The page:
While this was going on, I worked with an editor on Book 2 revisions. I wanted to publish it within a year of my first book to keep the momentum going. Book 2 came out mid-May, so I only missed it by two and a half months. That’s not too bad. And now I’m just finishing up another blog tour.

And of course, the craziness of everyday life filled in around and flooded over everything else. Keeping it all on track has been a real challenge, to say the least.


JK:  What are the best two things you have learned since publishing? Or advice?


LM: I’ve learned how wonderful and supportive the writing community is. So many people have gone out of their way to help me. I can’t tell you how much I’ve appreciated it. I’ve also learned that going waaaayyyy outside my comfort zone won’t kill me. If anyone had told me a few years ago that I’d be interviewed on TV, I’d have said they were nuts. But I did it, and I survived, and I’ll likely do it again to promote Book 2.

So my advice would be to never let fear stop you from pursuing your dream. You may not think you can do it, but you can! All you need is determination, perseverance, and a daily repetition of the Nike slogan, “Just do it.”


JK:  What is the most unusual or funniest or memorable experience you have had since your book release?


LM:  When I was selling my first book at VT Comic Con last fall, a young woman came up to my table and said, “I’ve seen this book!” She had been looking at the wildly popular Sarah J. Maas books on Amazon not long before that, and my book had popped up in the listings as being similar to the Maas books. I thought that was pretty cool. I was even happier when she bought my book.

Another memorable moment happened at an event this spring, right before my second book came out. A woman stopped by my table and said she had read my first book and loved it. She talked about the characters by name as if she cared about them and mused about what she thought might happen to them in Book 2. It gave me kind of a strange warm feeling to think that the characters I had created that were so real to me could be that real to other people. Mind-boggling.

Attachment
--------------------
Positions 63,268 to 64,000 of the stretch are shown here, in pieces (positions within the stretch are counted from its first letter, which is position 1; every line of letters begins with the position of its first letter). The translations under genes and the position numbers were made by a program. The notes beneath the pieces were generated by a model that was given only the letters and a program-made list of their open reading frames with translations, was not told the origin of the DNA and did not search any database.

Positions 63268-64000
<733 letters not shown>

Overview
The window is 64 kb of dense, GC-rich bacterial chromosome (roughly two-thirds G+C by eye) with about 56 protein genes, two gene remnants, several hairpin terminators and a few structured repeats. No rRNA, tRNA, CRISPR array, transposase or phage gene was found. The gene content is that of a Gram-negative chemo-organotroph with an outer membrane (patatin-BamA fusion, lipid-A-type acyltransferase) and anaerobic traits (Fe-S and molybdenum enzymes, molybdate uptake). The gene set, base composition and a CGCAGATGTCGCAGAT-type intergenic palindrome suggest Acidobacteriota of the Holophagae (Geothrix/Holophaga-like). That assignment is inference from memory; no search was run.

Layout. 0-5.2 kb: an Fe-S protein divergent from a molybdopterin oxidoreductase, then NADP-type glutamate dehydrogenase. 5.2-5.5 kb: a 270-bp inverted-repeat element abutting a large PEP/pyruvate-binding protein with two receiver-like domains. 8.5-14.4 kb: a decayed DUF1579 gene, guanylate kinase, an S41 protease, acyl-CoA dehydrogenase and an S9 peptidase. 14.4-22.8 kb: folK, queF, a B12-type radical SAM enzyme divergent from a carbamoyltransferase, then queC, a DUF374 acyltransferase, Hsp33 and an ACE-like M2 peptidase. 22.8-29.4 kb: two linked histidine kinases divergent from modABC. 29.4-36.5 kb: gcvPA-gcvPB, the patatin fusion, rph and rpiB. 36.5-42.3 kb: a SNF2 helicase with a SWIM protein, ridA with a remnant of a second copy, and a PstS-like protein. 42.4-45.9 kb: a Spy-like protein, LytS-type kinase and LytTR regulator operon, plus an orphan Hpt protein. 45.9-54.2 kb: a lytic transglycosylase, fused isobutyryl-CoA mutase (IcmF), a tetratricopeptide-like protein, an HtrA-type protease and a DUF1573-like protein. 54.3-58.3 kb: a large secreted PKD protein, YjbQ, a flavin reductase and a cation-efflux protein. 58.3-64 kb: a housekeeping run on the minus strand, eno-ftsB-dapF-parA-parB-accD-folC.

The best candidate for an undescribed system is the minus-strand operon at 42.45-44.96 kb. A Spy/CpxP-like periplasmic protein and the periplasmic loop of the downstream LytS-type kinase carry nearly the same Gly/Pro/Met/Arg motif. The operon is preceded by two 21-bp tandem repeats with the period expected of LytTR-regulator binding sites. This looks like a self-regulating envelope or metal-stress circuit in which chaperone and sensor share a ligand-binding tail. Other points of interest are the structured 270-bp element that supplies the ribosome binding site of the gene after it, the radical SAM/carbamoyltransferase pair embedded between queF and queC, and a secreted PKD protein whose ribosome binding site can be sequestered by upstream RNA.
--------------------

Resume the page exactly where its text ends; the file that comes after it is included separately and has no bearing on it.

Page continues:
JK:  Any last words for our readers?


LM:  If writing a book is your dream, go for it. Pursue it with a passion. And never, ever give up.


Thank you so much Lori for returning to my Author Spotlight. I hope you will give us another shot with the next book too.


Thank you, Juneta, for having me over! And yes, I’d be more than happy to.

road in steppe receding into the distance

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LoriLMacLaughlinAbout the Author:


Lori L. MacLaughlin traces her love of fantasy adventure to Tolkien and Terry Brooks, finding The Lord of the Rings and The Sword of Shannara particularly inspirational. She’s been writing stories in her head since she was old enough to run wild through the forests on the farm on which she grew up.


She has been many things over the years – tree climber, dairy farmer, clothing salesperson, kids’ shoe fitter, retail manager, medical transcriptionist, journalist, private pilot, traveler, wife and mother, Red Sox and New York Giants fan, muscle car enthusiast and NASCAR fan, and a lover of all things Scottish and Irish.


When she’s not writing (or working), she can be found curled up somewhere dreaming up more story ideas, taking long walks in the countryside, or spending time with her kids. She lives with her family in northern Vermont.


You can find her here:

 Website/Blog – Goodreads – Facebook – Google+ – Pinterest